If you’re tired of seeing your teenager’s Dogecoin (CCC:DOGE-USD) rise 500% for no reason, stocks like ViacomCBS tell us one thing: “slow and steady” investing still wins in the long run. Over the past 12 months, ViacomCBS stock has risen 163%, beating hot names like Sundial (NASDAQ:SNDL) and other popular Reddit stocks.
VIAC stock has always been somewhat expensive; purchases by a mysterious entity (now unmasked as Archegos Capital) pushed VIAC up to $100 — a 36x EV-to-EBITDA valuation. But the shares’ sudden 50% reversal provides investors with a rare chance to buy into one of media’s most underrated turnaround stories.
Since the company’s merger with CBS in December 2019, the media giant has faced all sorts of challenges — from having to integrate a huge acquisition, to dealing with the coronavirus pandemic, to shifting its business model to focus on streaming. And, the numbers don’t tell a good story. The TV dinosaur — whose broadcast lineup includes such properties as Nickelodeon and Comedy Central — is getting steadily devoured by streaming titans Netflix (NASDAQ:NFLX), Amazon (NASDAQ:AMZN), Disney (NYSE:DIS) and Apple (NASDAQ:AAPL).
“Cord cutting” has resulted in a precipitous decline of pay-TV households, with cable subs expected to bottom out at 50 million over the next 5 years. While ViacomCBS claims 19.2 million viewers, Netflix has over 203 million paid global subscribers. Just to add a bit more salt in the wound, Netflix is also is adding newcomers to the tune of over 8 million per quarter. Amazon and Disney+ are closely behind, at 150 million, and 100 million, respectively.
More Than a Numbers Game
With this wide a gap, no one expects Viacom to catch up to Netflix. But the company doesn’t have to catch up. It just needs to start running faster.
In March 2019, Viacom did just that by acquiring free, ad-supported streaming TV platform Pluto TV, adding 12 million subscribers. Last month, it rolled out a more comprehensive streaming service called Paramount+. The service features a catalog of more than 30,000 episodes, 2,500 movie titles and over 1,000 live sporting events, plus around-the-clock news coverage. Early subscriber figures are still hazy, but totaled around 8 million as of November.

On the surface, Viacom’s streaming strategy might look too little too late. But investors need to remember that this is a turnaround story. Winning isn’t necessary. If the company can effectively “run in place” with its cableTV business — or at least, slow the pace of its decline — it has a real shot at converting these subscribers onto its streaming platform. A combination of live news and sports, combined with subscriber inertia and laziness, can keep a diminished bundle alive long enough for Viacom to transform the business.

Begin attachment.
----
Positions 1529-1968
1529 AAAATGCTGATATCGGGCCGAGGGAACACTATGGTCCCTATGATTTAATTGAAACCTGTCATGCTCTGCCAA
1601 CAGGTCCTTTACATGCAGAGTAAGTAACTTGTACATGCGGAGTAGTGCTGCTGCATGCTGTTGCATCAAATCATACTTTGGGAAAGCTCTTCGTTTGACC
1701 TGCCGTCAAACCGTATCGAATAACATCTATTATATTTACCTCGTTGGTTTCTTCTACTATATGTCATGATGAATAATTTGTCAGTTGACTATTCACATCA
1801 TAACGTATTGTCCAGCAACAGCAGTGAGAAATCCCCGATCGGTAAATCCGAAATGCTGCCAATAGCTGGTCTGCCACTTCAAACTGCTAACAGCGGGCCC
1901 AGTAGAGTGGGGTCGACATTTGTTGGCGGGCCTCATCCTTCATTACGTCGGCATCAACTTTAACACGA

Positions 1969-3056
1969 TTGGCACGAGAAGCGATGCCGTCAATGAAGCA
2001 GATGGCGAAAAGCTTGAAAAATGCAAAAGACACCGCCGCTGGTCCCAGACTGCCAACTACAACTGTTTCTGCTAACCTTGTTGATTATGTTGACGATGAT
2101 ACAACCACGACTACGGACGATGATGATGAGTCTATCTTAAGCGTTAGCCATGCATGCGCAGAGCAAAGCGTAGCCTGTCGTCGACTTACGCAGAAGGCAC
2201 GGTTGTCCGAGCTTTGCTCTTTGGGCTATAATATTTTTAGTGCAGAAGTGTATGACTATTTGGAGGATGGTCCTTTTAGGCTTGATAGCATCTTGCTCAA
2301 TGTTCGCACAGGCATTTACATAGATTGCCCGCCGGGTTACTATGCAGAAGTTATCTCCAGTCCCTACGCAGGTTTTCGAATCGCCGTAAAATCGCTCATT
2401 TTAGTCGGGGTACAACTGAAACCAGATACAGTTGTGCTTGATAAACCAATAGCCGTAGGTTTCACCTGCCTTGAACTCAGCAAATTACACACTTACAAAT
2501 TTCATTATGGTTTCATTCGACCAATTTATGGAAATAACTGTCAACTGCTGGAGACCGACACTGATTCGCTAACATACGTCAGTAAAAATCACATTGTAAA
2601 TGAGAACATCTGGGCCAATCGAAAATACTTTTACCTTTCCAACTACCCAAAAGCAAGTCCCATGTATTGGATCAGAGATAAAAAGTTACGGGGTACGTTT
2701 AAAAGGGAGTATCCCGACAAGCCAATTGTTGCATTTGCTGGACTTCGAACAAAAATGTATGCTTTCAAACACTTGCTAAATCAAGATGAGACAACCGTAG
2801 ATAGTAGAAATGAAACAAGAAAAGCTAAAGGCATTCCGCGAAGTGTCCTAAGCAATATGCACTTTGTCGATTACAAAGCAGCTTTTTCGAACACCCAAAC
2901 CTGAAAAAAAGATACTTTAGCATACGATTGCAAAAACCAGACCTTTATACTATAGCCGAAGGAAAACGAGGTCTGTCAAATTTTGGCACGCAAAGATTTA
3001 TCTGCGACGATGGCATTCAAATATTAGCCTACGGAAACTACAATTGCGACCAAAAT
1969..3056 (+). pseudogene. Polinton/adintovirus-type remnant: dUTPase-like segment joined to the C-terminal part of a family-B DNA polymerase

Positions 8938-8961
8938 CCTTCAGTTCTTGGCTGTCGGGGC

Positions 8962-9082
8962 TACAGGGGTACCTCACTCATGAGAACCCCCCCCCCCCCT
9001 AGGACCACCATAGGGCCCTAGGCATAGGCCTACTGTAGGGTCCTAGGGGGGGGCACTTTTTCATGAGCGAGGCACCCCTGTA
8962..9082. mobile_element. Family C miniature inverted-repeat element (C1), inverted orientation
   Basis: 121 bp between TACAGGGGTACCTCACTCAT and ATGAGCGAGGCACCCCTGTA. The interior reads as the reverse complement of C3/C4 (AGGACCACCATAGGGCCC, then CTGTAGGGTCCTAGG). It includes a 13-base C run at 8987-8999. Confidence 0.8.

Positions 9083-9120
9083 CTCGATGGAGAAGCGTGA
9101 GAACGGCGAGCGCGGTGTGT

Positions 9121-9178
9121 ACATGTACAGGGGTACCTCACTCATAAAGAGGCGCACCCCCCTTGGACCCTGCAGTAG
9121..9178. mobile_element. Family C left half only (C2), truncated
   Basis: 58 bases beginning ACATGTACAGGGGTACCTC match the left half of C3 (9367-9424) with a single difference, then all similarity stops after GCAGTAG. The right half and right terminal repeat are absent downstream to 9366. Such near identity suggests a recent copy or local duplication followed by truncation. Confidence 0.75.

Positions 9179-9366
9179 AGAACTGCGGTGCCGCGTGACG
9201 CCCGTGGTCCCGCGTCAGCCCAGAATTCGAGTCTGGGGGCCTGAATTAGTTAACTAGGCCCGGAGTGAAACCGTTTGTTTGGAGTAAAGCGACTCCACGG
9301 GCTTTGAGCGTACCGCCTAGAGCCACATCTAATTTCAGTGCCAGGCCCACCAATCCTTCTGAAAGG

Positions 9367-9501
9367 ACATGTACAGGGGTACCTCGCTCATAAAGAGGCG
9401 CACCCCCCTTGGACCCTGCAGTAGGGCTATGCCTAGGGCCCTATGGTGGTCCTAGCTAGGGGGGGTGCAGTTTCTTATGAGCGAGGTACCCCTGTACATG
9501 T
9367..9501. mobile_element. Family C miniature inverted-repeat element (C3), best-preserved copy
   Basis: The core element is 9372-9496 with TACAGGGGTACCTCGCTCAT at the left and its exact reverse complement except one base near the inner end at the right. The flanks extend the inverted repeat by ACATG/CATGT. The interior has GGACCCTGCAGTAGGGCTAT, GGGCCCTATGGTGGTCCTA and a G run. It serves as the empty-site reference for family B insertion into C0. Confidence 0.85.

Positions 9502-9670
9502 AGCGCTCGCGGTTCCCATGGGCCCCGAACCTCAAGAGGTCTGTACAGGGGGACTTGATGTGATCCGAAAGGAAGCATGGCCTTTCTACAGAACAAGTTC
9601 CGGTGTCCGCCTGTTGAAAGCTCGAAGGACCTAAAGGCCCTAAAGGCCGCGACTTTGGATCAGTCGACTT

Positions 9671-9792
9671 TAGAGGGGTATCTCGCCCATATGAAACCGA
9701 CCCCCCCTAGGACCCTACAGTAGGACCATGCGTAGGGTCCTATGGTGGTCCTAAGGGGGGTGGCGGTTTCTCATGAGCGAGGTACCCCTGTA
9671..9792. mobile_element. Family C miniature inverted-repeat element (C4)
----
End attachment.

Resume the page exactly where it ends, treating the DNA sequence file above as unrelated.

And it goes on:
Doubters can look at Disney. In October of last year, the company announced a restructuring of its media and entertainment businesses in order to focus on streaming. Disney’s stock has since jumped 34%.
Gateway to the Good Stuff
CBS is still the most watched TV network in the U.S. Almost 6 million viewers tune in for Paramount, Nickelodeon and NFL football. This base gives Viacom a good head start in converting its users to streamed content. Pluto TV is essentially a gateway, luring subscribers in with free content with the hope of converting them into paying subscribers of Paramount+. It also gives Viacom access to a growth demographic — a much younger audience than a typical pay-TV subscriber.
Viacom has already started this conversion process with Showtime by unlocking a selection of programming for free on PlutoTV. The company will also stock Paramount+ with original series related to existing franchises including The Godfather and SpongeBob SquarePants.
More Than Running in Place
No doubt, it’s still early. But Viacom’s recent performance proves the strategy can work. In Q4, the company reported 19.2 million U.S. streaming subscribers, up 71% year over year. And Viacom thinks it can run faster still, targeting 65 to 75 million streaming subs by 2024. To do this, the company is following industry leader Netflix’s playbook: invest in high-quality original content and hopefully come up with a zeitgeist-capturing hit show. A $5 billion content investment goal through 2024 should help, as will cash from its recently completed $3 billion convertible offering.